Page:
Two birds. One stone.
How to recoup and put to good use the billions of dollars corporations and the super-wealthy hide from governments each year while also funding the renewable energy revolution scientists and experts say is necessary—and technologically possible—to combat the increasing threat of global warming and climate change?
"The energy transformation involves not just switching from fossil fuels to renewable energy, but also challenging the corporate power and greed that has led to this crisis."
—Dipti Bhatnagar, FOEI
That is the question answered in a new report, published Friday by Friends of the Earth International (FOEI), that argues government revenue lost through international tax havens could power half the world with 100 percent renewable energy in just 15 years.
Released just ahead of this weekend's gathering of the G20 in China, the report—titled An Energy Revolution Is Possible: Tax Havens and Financing Climate Action (pdf)—details how the nations of Latin America, Africa, and most of Asia could be powered completely by clean energy by the year 2030 if they would invest approximately $500 billion annually, a number well below the estimated $600 billion hidden by tax havens, offshore accounts, and other tax-avoidance measures each year.
The analysis should be "a wake up call for the G20 to stop talking and start acting," says FOEI's Sam Cossar-Gilbert, a co-author of the report. "The finance to bring about an Energy Revolution exists, it is hidden in tax havens, but the political will to drive the transformation is shockingly absent."
With the planet experiencing its hottest year since record-keeping began and with growing demands for a World War II-style mobilization to radically transform the energy system, the report offers a financial pathway to pay for what experts acknowledge will be an expensive (though endlessly worthwhile) investment in infrastructure, new technologies, and essential retrofits.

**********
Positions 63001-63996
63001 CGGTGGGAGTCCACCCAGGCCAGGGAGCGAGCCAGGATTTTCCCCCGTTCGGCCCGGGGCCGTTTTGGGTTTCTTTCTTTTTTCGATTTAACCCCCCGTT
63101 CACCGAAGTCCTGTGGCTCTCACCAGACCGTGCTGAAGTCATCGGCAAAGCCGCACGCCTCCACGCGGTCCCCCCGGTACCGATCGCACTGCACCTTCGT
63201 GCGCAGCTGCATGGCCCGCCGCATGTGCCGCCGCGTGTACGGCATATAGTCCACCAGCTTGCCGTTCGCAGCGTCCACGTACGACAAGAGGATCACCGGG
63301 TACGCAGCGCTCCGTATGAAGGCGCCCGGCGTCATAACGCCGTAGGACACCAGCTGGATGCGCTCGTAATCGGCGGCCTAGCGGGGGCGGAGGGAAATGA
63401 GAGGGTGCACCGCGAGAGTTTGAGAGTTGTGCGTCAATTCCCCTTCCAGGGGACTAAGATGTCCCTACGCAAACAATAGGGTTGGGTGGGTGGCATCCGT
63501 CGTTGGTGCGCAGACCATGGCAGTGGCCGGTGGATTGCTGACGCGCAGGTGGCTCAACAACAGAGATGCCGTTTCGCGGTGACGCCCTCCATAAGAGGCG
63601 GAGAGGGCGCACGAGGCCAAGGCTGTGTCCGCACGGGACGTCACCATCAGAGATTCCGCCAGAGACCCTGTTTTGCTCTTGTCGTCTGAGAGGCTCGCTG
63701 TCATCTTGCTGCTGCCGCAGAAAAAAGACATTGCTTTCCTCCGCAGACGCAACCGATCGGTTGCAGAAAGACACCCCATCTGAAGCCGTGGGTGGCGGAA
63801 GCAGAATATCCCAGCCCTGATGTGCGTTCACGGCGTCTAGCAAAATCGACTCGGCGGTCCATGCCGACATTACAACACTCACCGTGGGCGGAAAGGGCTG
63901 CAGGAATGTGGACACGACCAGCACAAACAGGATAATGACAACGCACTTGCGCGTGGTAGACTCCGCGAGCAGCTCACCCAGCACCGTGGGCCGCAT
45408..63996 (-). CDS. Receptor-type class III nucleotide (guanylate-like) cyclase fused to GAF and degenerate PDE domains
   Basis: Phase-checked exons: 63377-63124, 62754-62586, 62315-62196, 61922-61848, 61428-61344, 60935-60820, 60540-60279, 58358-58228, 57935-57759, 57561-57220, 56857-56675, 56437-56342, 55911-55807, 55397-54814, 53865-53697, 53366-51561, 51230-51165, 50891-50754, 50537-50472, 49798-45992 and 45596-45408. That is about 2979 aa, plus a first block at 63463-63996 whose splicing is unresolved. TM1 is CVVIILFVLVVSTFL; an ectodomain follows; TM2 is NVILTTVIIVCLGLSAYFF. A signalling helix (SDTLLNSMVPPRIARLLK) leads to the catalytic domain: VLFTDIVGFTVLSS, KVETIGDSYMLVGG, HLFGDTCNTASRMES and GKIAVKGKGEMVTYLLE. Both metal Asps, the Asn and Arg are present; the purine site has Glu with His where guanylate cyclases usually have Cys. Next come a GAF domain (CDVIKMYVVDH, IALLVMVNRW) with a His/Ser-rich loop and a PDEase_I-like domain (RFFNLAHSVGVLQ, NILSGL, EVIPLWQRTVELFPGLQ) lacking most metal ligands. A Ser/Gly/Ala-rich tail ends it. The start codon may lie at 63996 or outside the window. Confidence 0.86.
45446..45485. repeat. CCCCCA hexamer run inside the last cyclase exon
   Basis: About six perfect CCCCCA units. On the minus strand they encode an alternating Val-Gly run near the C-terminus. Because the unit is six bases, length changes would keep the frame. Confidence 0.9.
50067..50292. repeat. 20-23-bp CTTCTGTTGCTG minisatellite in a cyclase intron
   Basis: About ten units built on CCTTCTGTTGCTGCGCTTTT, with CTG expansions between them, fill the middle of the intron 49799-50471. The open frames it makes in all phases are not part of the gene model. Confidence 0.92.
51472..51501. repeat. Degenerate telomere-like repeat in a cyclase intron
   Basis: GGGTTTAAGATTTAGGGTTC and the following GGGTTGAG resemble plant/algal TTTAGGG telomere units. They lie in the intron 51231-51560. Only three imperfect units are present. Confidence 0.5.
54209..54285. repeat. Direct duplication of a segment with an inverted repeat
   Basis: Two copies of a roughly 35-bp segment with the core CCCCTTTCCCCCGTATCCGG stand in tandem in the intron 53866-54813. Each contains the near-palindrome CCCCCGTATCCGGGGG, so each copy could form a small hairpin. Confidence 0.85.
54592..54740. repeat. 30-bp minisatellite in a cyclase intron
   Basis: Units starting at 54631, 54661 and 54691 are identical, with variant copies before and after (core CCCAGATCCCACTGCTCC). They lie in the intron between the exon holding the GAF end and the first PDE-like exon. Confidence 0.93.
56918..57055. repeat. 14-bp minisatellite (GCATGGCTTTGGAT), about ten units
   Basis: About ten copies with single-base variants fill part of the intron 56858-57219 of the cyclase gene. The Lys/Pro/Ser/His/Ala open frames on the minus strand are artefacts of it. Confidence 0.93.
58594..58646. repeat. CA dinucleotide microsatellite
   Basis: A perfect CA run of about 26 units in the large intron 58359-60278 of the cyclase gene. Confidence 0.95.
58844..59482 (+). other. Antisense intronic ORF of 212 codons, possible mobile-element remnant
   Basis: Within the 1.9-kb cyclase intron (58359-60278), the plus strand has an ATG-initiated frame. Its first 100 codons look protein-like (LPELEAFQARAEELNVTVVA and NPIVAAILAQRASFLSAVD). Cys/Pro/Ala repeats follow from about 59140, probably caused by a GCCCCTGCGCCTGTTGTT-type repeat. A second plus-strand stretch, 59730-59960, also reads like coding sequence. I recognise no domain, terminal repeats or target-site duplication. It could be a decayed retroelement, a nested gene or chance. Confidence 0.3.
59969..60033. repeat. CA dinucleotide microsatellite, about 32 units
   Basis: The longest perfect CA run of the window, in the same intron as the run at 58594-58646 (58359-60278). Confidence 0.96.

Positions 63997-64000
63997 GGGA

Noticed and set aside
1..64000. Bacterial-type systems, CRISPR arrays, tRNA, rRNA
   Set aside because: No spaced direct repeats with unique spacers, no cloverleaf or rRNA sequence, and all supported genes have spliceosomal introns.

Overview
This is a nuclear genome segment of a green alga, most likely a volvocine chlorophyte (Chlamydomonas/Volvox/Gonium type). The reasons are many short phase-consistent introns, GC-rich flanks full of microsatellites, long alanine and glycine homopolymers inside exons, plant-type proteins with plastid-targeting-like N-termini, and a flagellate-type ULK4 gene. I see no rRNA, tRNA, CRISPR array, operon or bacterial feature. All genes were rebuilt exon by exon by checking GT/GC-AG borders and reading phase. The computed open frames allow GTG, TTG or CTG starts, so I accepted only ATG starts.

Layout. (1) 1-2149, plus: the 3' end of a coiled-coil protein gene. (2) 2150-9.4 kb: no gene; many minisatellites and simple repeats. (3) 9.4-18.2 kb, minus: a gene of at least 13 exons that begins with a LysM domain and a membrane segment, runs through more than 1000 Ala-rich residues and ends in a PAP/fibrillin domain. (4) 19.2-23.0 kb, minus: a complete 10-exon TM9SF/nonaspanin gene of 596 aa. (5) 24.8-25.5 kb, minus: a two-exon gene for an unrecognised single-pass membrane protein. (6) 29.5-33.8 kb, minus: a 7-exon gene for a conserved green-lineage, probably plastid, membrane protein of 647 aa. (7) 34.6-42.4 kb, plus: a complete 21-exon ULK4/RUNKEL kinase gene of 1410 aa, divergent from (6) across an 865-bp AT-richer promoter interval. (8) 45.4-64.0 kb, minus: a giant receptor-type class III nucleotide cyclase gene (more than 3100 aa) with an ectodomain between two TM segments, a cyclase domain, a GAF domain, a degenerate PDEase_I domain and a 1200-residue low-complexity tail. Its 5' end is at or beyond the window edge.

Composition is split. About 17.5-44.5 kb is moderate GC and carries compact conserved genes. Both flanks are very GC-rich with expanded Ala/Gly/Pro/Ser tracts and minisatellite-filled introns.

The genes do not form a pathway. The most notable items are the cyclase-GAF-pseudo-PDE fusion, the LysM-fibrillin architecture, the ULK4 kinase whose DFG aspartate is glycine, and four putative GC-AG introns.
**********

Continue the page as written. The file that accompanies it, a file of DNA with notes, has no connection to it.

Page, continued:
Without public expenditures, the report argues, countries cannot make the necessary investments in renewables and that provides new incentive for closing tax loopholes and shuttering offshore tax havens.
"It is a gross injustice that the world’s richest multinational corporations and individuals do not pay their fair share of taxes and continue to pollute without limit," says Dipti Bhatnagar, the climate justice and energy coordinator for the group. "We must stop tax avoidance and use that money for building sustainable and just societies. An Energy Revolution is possible, but we must fight for it."
The environmental group makes the call for more localized and decentralized energy systems in developing regions as a way to not only strengthen resilience of 21st Century renewable networks, but also to increase democratic control of resources.
"Climate change is a symptom of our broken system," explained Bhatnagar. "The energy transformation involves not just switching from fossil fuels to renewable energy, but also challenging the corporate power and greed that has led to this crisis."